When the tempest first broke about Elizabeth Hurley’s Hindu wedding to Arun Nayar in Jodhpur, India, the headlines read “Hurley’s Interfaith Marriage Contested by Hindu Traditionalists,” and celebrity watchers and religion geeks scoffed in unison at the closed-mindedness of the Hindu hardliners. Wrote marriage maven Rev. Laurie Sue Brockway, “LOVE is the same, EVERYWHERE. From my perspective and experience, the soul makes no distinction between religion, culture, race.” Case closed.

But when court papers were filed this week, the complainant didn’t cite the marriage for mingling faiths. Instead, according to the Indian news site ApunkaChoice.com, the complaint charged that “since Hurley and Nayar had married in Britain in accordance with Christian rituals and started living as husband and wife, there was no reason to perform the marriage again according to Hindu traditions.”

This may not make much sense to Western minds. Christian churches tend to be exclusive about their claims to religious truth and tradition, even when it comes to love (sad but true, Laurie Sue). Because we have firm denominational boundaries, we’re used to tag-teaming with two faiths at our weddings: A reverend and a rabbi meet some couples at the altar.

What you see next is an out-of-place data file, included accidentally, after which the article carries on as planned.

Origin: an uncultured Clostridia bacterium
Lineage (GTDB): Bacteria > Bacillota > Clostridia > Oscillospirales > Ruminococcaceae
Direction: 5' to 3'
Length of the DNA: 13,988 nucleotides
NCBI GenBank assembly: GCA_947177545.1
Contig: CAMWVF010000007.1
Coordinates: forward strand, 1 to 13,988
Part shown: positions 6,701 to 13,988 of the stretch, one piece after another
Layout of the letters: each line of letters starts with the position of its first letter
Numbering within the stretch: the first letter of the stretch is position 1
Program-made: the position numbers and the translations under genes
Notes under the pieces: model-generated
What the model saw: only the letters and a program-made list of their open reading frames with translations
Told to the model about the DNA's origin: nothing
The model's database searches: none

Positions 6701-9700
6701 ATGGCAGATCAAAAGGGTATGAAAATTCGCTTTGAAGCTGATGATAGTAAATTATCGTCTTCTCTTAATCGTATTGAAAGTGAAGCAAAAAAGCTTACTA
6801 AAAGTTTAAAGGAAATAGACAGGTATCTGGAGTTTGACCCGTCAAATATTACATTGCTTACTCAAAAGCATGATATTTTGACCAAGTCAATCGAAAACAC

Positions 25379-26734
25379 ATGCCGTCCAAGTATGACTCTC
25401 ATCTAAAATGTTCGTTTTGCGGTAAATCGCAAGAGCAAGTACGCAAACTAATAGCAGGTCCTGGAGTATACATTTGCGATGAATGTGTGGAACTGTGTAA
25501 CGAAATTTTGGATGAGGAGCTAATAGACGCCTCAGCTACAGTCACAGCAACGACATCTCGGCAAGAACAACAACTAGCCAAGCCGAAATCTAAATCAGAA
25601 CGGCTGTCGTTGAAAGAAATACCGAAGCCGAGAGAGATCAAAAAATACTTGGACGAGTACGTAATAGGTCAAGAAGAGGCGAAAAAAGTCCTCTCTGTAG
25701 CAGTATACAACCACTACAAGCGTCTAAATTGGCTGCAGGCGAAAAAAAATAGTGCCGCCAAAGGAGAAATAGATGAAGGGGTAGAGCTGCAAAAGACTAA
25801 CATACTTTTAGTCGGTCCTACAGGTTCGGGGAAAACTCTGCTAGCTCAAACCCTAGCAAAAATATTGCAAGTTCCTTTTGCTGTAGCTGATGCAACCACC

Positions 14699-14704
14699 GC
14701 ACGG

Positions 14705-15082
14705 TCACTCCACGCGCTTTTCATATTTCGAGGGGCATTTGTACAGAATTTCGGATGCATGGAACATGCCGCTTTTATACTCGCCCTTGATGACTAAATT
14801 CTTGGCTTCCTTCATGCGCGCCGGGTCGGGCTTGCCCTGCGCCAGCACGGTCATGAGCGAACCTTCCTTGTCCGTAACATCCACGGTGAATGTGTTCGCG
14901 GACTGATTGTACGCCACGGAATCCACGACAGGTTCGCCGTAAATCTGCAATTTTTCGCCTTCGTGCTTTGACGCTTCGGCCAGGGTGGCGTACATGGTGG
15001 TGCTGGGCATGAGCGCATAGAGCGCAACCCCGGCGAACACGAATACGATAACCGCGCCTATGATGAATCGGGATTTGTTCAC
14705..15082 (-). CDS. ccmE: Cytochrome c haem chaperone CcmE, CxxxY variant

There’s been more than a few couples who follow a Las Vegas wedding with a Catholic ceremony to make it stick. Despite the hardliner’s wish for racial purity, Hinduism is a little more porous. Imagine if a couple went around getting married in several Christian churches. At some point we’d cry blasphemy. Similarly, the complaint filed against Hurley and Nayar’s Hindu ceremony claimed that the marriage “maligns the spiritual sanctity of the religion and Indian mythology.”

The court case may be a mask for the original intolerance. But there is a little more to the complaint’s spiritual wrinkle than simple prejudice.

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